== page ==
It’s no exaggeration to say that Geraldo Pino and his band the Heartbeats kickstarted the whole soul/funk/afrobeat scene in West Africa.
Mixing highlife, funk and jazz, and using the latest equipment, they laid waste to all before them. In 1966 Fela Kuti was a jobbing musician, eeking out a living with highlife bands. When Geraldo Pino came to town, it changed his life. “Pino tore up the scene,” he recalls in an interview with Carlos Moore. “I knew I had to get my shit together, and fast!”
Produced by Odion Iruoje and engineered by Emmanual Odenusi, “Let’s Have A Party” is Geraldo Pino’s masterpiece. It’s slick and heavy, tough and uncompromising, with musicianship that will blow your mind. It’s all killer, no filler, with ‘Heavy Heavy Heavy’ and ‘Let Them Talk’ bonafide, nailed on funk classics.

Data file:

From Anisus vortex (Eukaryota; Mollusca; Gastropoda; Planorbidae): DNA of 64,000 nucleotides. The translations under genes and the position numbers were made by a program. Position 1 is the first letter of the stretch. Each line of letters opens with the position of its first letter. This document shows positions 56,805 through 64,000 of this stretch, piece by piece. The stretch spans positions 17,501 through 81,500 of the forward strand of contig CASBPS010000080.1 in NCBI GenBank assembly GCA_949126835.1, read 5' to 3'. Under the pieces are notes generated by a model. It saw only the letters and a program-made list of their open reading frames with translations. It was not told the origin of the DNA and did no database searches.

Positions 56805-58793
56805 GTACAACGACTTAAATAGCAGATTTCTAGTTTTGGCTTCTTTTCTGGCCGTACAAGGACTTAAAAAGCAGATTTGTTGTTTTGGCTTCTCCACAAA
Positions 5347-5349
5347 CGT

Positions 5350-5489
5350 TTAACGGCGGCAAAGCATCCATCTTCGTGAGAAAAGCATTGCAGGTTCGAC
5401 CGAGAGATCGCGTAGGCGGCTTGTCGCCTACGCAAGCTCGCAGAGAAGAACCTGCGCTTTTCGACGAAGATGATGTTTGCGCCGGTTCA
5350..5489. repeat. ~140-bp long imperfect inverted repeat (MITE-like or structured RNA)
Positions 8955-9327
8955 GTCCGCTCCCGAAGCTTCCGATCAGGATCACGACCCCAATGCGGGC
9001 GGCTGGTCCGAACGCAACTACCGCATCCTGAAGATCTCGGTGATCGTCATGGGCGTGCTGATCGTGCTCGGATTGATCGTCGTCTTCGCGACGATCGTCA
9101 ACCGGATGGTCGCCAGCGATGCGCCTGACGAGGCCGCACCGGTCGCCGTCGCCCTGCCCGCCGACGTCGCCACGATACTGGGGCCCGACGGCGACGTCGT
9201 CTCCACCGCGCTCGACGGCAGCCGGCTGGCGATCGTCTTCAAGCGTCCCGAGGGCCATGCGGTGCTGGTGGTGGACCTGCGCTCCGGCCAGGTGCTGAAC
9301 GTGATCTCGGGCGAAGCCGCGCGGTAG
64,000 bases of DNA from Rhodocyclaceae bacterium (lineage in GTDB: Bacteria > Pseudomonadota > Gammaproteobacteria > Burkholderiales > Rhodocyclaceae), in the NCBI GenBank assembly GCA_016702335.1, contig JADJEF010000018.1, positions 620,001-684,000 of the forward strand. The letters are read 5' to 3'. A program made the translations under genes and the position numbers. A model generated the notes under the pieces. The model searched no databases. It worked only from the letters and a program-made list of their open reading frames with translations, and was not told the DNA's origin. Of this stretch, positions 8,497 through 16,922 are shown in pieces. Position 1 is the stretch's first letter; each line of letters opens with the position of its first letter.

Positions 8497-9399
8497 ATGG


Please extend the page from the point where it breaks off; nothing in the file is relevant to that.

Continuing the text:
The Heartbeats are exactly that, a tight and efficient engine that keeps the groove moving. This is US-style funk, with an emphasis on extended percussion workouts and organ wigouts. You can’t listen to ‘Power To The People’ without being impressed – or compelled to dance. The extended call out to each Heartbeat in ‘Let’s Have a Party’ is well deserved.
If my house caught on fire, this is the one album I’d rescue. After one listen, I reckon you’d do the same.
Words by Peter Moore of www.africanrevolutions.com